Corkery, her lacrosse coach, as well as Tyson and Bombardier’s mother, made the trip to Indianapolis to see her receive her honor.
“She was so modest and appreciative being around such wonderful and competent female athletes,” Corkery said. “I have always been proud of Rachel for all she has overcome and embraced but at that moment I knew Rachel was going to be doing amazing things in the future and I just felt fortunate to be there with her.”
Bombardier’s former teammates had endless positive things to say about her and how deserving she is of this honor.
“I can confidently say that Rachel has the strongest work ethic I have ever seen,” said former women’s hockey teammate Jess Cameron. “She fully understood the importance of her academics, athletics and personal life … and created a balance between all of those aspects.”
Cameron gave an example of Bombardier’s dedication.
“One day at the rink before practice, Rachel was drawing some sort of chemical structure on the board so she could study. She was taking advantage of those few extra minutes to do something productive. She was laughing and having fun with the team,” Cameron said. “It showed that she could create that balance in her life and enjoy all aspects at the same time.”
Ashley Pelkey, former teammate on the women’s lacrosse and hockey teams, calls Bombardier a role model.
“When you need help on your homework she will be the first one to help you. If you had a bad day and she realizes it she will help make the day or situation better,” Pelkey said, adding her amazement that Bombardier was able to handle a full course load of high level classes, work, play two sports, get good grades, be captain for two teams and still find time to eat healthy.
Bombardier was also a role model to Rachael Brazil, a former teammate on the women’s hockey team whom Bombardier made feel welcomed her freshman year.
“I remember the first day of classes, being a typical freshman, I sat down in a random seat off to the side in the lecture hall. All of a sudden Rachel came up to me and told me to come sit with her and another teammate. From that point on, we always sat next to each other and were lab partners. It was such a small gesture, but it made a huge impact on me as I was working on fitting in as a freshman,” Brazil said.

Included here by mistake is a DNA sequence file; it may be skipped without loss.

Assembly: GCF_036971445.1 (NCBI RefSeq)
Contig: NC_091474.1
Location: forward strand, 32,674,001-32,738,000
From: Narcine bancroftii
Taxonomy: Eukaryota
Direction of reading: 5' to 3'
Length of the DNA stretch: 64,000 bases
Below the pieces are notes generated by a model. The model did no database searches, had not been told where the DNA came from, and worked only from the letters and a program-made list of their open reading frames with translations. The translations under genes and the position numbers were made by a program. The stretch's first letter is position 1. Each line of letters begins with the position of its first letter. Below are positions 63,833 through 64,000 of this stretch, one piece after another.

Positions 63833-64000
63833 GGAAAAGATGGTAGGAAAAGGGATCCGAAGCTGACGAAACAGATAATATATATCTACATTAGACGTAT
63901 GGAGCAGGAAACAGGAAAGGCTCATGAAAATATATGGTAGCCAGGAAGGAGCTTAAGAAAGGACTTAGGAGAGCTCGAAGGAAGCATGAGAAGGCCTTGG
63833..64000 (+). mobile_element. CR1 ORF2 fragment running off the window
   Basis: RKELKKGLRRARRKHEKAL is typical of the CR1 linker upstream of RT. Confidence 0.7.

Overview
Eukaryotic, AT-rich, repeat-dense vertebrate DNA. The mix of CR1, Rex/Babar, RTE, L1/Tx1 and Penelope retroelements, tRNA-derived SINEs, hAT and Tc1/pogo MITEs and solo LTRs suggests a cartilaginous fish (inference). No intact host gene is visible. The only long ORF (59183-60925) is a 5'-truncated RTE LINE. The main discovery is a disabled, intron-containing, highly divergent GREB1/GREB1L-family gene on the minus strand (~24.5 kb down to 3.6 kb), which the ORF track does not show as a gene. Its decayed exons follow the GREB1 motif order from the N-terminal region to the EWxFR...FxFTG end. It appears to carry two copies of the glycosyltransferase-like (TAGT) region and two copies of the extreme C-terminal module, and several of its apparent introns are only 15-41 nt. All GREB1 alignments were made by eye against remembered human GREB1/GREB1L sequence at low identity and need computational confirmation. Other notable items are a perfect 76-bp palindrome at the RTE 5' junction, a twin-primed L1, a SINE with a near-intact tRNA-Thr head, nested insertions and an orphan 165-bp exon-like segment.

Bombardier’s playing was also something Brazil looked up to.
“I would say she was the toughest player on our team. She wasn’t afraid to go into the corners and fight for the puck or go up against a bigger opponent,” she said. “Whenever it was a battle between her and an opponent, I was confident she would come out on top.”
“I think it was her love of the game that was the most apparent; it was her passion that motivated her,” Brazil said. “She knew how to get everyone fired up for the game. I believe this positive attitude played a huge role in the team’s success.”
Asked what she misses most about being an athlete at Castleton, Bombardier said it’s her teammates.
“Being around my teammates and showing up to practice after a long day of classes with 20 or 25 other girls who are just as happy to be on the ice as you,” she said. “Now I’m in grad school and I have class every day, and they’re a lot harder than they were at Castleton, so I would do anything to have a two-hour practice with my best friends.”
Bombardier is now working on her master of medical science degree at UVM, which she’ll finish in May, and then hopes to attend medical school. She knows she wants to be a physician of some kind, but explained that clinical rotations don’t start until her third year of med school so she doesn’t know exactly what specialty she wants to go into yet.
She isn’t currently involved in sports, but is looking forward to seeing the Spartans play on the ice this winter and the field this spring.